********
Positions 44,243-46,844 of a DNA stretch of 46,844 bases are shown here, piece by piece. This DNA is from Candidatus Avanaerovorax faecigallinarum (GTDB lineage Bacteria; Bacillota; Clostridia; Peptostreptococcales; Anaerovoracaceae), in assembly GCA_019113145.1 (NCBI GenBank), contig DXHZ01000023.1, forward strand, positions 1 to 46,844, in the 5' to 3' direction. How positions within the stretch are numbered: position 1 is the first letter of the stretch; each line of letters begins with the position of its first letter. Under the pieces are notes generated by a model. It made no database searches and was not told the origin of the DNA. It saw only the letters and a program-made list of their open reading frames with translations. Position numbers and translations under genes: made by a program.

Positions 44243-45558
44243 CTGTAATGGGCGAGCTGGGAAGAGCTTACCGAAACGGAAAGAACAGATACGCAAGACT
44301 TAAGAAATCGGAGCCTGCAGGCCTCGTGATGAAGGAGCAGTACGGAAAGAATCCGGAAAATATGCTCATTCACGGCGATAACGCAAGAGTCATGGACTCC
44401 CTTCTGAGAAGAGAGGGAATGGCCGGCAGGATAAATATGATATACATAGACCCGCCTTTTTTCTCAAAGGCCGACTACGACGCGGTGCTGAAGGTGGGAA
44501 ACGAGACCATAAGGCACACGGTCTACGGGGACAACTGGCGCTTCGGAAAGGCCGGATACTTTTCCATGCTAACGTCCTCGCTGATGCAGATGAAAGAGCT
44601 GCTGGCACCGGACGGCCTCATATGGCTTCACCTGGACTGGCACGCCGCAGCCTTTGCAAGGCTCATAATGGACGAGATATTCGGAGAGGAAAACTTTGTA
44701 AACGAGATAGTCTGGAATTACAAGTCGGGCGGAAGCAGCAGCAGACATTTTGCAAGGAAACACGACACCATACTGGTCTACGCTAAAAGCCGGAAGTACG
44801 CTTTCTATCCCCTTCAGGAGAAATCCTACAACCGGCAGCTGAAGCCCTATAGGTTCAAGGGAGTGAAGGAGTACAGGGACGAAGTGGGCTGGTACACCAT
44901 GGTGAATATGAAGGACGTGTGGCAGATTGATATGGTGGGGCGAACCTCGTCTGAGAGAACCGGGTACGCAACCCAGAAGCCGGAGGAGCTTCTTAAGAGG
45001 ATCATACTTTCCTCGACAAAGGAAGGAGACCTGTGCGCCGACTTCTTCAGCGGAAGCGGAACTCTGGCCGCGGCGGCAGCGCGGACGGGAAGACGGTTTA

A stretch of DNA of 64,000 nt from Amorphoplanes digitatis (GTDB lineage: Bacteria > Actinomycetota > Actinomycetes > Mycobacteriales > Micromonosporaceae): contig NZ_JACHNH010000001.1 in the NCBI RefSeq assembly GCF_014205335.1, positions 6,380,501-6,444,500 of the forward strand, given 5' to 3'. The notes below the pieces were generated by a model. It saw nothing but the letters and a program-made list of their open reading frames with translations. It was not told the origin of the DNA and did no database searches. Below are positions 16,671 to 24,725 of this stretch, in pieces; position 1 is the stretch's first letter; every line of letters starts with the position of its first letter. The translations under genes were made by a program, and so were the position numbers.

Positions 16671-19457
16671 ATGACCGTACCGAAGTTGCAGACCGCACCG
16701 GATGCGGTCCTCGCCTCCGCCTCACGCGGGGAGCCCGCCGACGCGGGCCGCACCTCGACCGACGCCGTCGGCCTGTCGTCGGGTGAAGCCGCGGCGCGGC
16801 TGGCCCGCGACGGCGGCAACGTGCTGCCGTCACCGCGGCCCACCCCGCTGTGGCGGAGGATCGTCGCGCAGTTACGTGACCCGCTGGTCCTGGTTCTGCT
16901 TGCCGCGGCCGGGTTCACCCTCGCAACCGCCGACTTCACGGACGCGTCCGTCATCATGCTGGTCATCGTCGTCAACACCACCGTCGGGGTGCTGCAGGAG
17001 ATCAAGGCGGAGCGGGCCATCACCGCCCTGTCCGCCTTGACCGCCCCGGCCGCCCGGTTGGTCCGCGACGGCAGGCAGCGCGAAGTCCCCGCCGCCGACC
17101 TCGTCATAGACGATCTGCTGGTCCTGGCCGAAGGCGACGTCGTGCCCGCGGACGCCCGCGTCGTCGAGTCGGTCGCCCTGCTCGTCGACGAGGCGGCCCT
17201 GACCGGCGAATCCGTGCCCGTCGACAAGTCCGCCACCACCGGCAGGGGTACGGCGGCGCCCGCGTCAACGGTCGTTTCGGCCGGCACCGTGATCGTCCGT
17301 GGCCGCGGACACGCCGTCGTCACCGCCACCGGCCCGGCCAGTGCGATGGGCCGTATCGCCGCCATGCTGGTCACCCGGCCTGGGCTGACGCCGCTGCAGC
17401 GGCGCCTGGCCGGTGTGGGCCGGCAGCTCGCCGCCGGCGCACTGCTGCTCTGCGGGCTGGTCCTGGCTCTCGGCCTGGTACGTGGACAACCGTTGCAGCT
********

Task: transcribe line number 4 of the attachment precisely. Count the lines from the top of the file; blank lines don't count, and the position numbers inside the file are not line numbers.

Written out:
44301 TAAGAAATCGGAGCCTGCAGGCCTCGTGATGAAGGAGCAGTACGGAAAGAATCCGGAAAATATGCTCATTCACGGCGATAACGCAAGAGTCATGGACTCC